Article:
What Does a Typical French Breakfast Consist Of?

For many, breakfast is the most important meal of the day, a convivial moment to start the day, but the way breakfast is eaten can also vary from region to region within the same country.

For many, breakfast is the most important meal of the day, a convivial moment to start the day, but the way breakfast is eaten can also vary from region to region within the same country.

Eating habits in France have significantly changed over the years. There are still regional differences in eating habits, but they are generally less noticeable. Let’s see what a typical French breakfast usually consists of!

Typical French Breakfast Sweets

The Transalpine breakfast as we know it today has not always existed: its history begins in the Renaissance, when people started dipping bread and butter in warm milk. Shortly afterwards, coffee imported from Turkey was introduced and conquered by Louis XVI. In the 19th century, the term ‘petit déjeuner’, meaning breakfast, came into use. Breakfast became a custom after the Second World War, with dishes and rituals that we know well today.

  • Croissants may not be an everyday breakfast, but they are certainly appreciated when available.
  • Plain croissant: This type of croissant is usually dry because it is not made with butter (which is becoming less and less common).
  • Croissant au beurre: a rich, juicy, buttery croissant favored by those who can eat butter (you must wipe off the grease from your hands after eating it).
  • Croissant au Amandes: this is very sweet, usually filled with almond cream and topped with toasted shaved almonds and icing sugar (perfect for a sugar fix).
  • Pain au Chocolat –Known as the chocolate croissant in some English-speaking countries, it rivals the croissant in popularity. Children and students often eat it in the middle of the afternoon as a goûter or snack. For others, pain au chocolat is saved for weekends, as a special treat or, like the croissant, for the occasional messy morning rush.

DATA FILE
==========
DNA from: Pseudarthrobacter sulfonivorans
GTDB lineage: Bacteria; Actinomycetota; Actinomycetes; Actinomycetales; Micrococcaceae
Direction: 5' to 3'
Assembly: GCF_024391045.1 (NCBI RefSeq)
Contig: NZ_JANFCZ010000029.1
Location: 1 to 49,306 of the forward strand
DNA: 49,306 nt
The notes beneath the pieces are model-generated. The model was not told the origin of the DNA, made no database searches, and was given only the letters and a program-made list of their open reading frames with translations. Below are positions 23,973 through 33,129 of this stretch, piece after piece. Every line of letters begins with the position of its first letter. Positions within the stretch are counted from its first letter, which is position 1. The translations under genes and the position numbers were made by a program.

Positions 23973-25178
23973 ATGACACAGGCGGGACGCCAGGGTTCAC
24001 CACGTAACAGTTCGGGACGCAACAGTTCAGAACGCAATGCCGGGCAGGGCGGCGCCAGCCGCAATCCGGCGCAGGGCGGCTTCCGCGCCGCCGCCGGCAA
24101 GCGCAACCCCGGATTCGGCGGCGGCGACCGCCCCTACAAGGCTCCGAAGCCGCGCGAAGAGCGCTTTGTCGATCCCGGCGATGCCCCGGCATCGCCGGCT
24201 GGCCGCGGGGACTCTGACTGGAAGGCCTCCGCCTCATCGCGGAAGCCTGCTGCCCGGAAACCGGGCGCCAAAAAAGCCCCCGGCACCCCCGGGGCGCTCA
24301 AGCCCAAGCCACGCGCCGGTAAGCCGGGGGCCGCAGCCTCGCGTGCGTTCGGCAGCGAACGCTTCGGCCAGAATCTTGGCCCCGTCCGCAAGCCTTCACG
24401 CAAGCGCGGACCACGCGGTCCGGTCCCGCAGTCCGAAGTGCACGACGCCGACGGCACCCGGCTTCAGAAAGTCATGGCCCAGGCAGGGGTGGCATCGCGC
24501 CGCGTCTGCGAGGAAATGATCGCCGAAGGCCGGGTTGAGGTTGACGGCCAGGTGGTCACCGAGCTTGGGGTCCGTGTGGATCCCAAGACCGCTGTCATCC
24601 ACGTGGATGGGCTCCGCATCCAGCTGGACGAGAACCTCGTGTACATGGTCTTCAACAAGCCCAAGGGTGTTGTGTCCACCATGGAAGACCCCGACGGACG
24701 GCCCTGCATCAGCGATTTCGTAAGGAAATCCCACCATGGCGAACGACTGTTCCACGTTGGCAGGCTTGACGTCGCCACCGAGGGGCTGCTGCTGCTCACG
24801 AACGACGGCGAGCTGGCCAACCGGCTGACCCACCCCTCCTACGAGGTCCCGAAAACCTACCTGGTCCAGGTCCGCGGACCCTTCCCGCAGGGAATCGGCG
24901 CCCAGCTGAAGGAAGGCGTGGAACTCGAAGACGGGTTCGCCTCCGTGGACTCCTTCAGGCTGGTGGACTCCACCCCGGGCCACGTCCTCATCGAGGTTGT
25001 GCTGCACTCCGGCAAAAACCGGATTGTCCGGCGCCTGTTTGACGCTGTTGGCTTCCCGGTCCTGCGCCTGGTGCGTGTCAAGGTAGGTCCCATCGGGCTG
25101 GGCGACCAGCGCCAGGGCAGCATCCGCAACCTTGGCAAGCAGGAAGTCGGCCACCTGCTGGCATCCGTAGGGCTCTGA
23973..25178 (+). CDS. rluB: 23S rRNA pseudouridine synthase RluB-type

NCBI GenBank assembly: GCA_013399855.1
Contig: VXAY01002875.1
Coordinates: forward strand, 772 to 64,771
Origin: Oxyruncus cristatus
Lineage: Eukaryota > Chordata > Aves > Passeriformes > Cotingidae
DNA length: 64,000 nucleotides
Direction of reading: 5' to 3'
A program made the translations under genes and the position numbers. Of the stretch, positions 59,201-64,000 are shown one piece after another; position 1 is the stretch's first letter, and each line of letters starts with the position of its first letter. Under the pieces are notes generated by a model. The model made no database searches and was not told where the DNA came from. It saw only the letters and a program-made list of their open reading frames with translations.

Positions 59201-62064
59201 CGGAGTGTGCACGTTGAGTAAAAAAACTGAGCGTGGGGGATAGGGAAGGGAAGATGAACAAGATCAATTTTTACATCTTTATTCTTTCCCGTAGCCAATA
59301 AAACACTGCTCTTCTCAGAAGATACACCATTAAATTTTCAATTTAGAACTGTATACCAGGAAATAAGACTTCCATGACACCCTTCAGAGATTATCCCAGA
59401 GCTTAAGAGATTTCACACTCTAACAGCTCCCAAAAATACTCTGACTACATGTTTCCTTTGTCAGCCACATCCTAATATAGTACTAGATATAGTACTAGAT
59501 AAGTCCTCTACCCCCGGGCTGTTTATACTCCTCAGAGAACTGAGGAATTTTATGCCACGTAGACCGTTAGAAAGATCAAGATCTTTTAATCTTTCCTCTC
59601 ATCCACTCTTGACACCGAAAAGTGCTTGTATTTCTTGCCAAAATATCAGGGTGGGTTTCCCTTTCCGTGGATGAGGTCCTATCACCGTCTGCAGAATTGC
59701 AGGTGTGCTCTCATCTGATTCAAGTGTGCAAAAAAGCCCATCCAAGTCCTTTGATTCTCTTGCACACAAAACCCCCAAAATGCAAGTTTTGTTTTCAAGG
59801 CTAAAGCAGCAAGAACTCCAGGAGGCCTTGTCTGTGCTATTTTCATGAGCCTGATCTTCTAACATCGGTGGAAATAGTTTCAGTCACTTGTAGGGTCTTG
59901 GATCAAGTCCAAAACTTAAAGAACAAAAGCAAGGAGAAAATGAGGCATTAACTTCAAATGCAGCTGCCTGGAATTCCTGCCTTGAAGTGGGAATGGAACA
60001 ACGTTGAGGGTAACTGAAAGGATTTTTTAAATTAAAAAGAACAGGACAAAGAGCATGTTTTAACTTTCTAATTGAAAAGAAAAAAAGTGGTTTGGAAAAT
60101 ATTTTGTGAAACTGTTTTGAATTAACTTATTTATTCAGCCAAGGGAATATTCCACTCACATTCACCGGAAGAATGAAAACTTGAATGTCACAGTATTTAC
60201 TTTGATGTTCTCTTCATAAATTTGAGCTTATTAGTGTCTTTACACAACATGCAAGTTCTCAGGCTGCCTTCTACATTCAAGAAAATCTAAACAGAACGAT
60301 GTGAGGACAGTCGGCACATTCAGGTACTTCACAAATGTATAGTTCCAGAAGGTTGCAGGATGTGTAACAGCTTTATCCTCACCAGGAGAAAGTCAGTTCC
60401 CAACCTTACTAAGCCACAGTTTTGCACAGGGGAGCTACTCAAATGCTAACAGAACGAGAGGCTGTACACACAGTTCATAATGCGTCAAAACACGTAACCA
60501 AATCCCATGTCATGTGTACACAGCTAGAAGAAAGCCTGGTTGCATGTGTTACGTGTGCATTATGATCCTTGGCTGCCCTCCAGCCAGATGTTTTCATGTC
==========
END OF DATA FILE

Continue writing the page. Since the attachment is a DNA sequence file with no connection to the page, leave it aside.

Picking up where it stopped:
• Madeleines are shell-shaped pastries similar to plum tarts, but with a more pronounced butter and lemon flavor.
  • Pain aux raisins, a brioche pastry filled with sultanas.

The above is usually served with freshly squeezed orange or grapefruit juice, coffee, tea, hot chocolate, or other hot beverages. Note: The French and the English drink tea differently. The French prefer pure tea, while the English add milk.

Some Facts About French Breakfast

  • It is customary, especially on Saturdays and Sundays, to go early in the morning to a French boulangerie to buy freshly baked baguettes and viennoiseries. Hot or cold, rainy or sunny, they are willing to make sacrifices to enjoy their flavors when they get home.
  • Desserts such as frangipane cake, upside-down cake, and crepes are also available for a typical French breakfast.
  • Despite France being a culinary powerhouse, breakfast is surprisingly simple.
  • Contrary to many other countries, breakfast is regarded as the least important meal of the day. Their big meal is lunch or dinner.
  • Breakfasts in many countries include savoury items such as cheese, cold cuts, bacon,eggs, etc while French breakfasts are often on the sweeter side and contain more carbohydrates.
  • In the countryside, you can also eat local produce such as salami and cheese, as long as it is made on the farm.
  • The so-called English or American breakfast, a hearty meal, is only served in hotels with international buffets or in very touristy restaurants that offer a full French breakfast menu.
  • And many people don’t eat breakfast at all, they rush out the door with a cup of coffee and postpone their hunger until lunch.

Easy French Pain au Chocolat Recipe

Have you ever had your breakfast the French way? If not, you can visit LE CLEC CAFÉ & RESTAURANT in Hawthorn and enjoy a delicious and extremely tasty meal full of French and Asian flavours!

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